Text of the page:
Many people are very excited about Better Place! Their business model thinks well beyond the electric vehicle by considering the infrastructure requirements, governmental partnerships, and renewable energy needed to make this work. It's a good example of thinking about the interconnected parts of a bigger picture when creating new, sustainable value.
Listen to what some investors think of Better Place
Listen CEO Shai Agassi...very inspiring
The question still remains though where all the electricity is going to come from if we placed the demand of 900,000,000 electric vehicles (amount of vehicles in the world today) on the grid. Nuclear seems to be fading as a viable option because it is deemed too expensive and unreliable...not to mention the fact that we have no idea what to do with the toxic waste it creates. Fueling the cars with renewables would be the ultimate sustainable solution but renewables struggle to make any significant dent in power contribution. A leader in renewables, Germany is at about 16-17% of power originating from renewables and Denmark just passed 20%. Now tack on demand from electric vehicles and this portion plummets. The only viable solution as of now is coal, but the emissions created from the coal plants to generate the extra power offsets the emission reductions from moving to EVs. But what about carbon capture and storage technology (CCS)? Jeff Rubin, former chief economist at CIBC World Markets, nicely warns of the shear magnitude of emissions that would need to be stored if we used coal for these vehicles. It would take roughly 6 billion tons of CO2 annually to power the 247 million American EVs, which is the equivalent of trying to capture and store 76 million military tanks somewhere in the Earth.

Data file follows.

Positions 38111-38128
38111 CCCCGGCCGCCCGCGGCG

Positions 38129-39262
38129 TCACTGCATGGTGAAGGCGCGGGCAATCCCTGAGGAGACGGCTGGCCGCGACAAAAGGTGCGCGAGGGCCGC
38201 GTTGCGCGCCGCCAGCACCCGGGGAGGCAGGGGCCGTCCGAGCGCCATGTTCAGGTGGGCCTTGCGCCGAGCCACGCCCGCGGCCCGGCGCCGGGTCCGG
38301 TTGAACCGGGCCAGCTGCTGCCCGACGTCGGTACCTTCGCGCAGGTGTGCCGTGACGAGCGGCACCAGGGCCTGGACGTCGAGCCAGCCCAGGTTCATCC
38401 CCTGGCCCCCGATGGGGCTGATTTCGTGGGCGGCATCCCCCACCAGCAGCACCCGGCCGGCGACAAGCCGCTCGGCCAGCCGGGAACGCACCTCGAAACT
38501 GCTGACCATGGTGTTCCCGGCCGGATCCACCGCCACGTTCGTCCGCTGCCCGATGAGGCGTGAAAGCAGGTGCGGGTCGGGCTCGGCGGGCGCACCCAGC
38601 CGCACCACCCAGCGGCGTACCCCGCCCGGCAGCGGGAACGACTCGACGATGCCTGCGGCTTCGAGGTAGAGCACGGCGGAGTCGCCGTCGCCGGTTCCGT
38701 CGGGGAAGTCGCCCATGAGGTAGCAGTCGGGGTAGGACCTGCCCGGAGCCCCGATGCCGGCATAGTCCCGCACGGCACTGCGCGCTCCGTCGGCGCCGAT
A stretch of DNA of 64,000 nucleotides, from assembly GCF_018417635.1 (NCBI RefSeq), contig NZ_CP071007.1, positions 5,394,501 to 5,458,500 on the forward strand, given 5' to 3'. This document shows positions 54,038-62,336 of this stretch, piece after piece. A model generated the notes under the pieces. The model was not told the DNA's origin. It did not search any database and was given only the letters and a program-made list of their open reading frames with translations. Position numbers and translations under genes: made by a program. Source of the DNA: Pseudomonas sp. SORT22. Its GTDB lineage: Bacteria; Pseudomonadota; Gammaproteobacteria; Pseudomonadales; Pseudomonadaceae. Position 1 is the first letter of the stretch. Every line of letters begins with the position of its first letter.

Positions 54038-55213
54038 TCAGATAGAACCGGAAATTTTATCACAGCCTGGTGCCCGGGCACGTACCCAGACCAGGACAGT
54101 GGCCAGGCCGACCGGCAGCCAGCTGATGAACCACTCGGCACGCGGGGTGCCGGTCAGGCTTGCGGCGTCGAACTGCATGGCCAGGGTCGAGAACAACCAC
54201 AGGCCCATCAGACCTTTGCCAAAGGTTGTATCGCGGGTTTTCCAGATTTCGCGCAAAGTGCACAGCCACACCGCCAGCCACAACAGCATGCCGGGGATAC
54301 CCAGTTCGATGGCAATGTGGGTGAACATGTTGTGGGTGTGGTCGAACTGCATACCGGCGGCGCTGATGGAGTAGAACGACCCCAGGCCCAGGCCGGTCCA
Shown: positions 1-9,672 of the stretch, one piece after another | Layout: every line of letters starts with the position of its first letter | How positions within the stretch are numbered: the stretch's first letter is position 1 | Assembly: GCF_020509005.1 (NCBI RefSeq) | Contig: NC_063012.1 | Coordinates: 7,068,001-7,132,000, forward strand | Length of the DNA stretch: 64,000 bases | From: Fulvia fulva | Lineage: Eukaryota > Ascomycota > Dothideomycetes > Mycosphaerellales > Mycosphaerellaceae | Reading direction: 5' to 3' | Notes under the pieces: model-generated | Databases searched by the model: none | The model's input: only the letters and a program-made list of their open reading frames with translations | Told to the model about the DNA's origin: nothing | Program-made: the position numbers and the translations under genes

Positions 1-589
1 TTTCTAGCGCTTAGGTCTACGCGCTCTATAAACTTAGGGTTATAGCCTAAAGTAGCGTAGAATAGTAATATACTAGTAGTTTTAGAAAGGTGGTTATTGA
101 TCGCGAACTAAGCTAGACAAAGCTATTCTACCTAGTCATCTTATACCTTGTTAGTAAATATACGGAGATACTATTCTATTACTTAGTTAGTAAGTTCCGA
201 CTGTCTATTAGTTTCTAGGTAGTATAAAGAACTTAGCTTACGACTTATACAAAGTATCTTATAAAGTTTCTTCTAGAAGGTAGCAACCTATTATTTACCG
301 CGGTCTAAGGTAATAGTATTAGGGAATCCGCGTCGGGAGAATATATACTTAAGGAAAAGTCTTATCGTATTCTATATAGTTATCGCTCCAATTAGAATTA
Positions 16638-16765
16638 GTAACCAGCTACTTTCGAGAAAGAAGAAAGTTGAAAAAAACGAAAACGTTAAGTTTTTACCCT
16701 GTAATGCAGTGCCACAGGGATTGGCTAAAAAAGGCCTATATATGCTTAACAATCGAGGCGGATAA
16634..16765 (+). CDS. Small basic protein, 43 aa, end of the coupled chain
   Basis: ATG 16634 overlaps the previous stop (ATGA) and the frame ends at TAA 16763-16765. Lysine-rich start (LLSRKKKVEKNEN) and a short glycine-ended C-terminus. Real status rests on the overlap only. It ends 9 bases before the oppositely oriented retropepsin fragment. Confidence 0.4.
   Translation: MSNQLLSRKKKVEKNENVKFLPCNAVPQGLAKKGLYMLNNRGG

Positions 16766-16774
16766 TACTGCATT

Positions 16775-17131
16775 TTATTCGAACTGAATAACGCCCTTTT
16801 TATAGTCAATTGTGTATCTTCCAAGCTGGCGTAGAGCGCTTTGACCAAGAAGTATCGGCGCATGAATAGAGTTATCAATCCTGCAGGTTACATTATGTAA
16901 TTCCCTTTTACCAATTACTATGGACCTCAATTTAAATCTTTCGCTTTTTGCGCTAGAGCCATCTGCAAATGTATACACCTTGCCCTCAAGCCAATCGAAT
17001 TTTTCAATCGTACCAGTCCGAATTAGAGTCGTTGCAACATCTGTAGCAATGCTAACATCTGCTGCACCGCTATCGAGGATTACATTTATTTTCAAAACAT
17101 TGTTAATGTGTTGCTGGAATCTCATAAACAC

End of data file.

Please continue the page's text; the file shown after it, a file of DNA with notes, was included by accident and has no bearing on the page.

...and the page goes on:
The CEO of Better Place claims that the power generated for these vehicles will be from renewables. I admire the fact that he's thinking about the source of electricity in his business model...but time will tell whether this is realistic.
(Rubin, 2009: Why Your World is About to Get a Whole Lot Smaller; Randomhouse, Toronto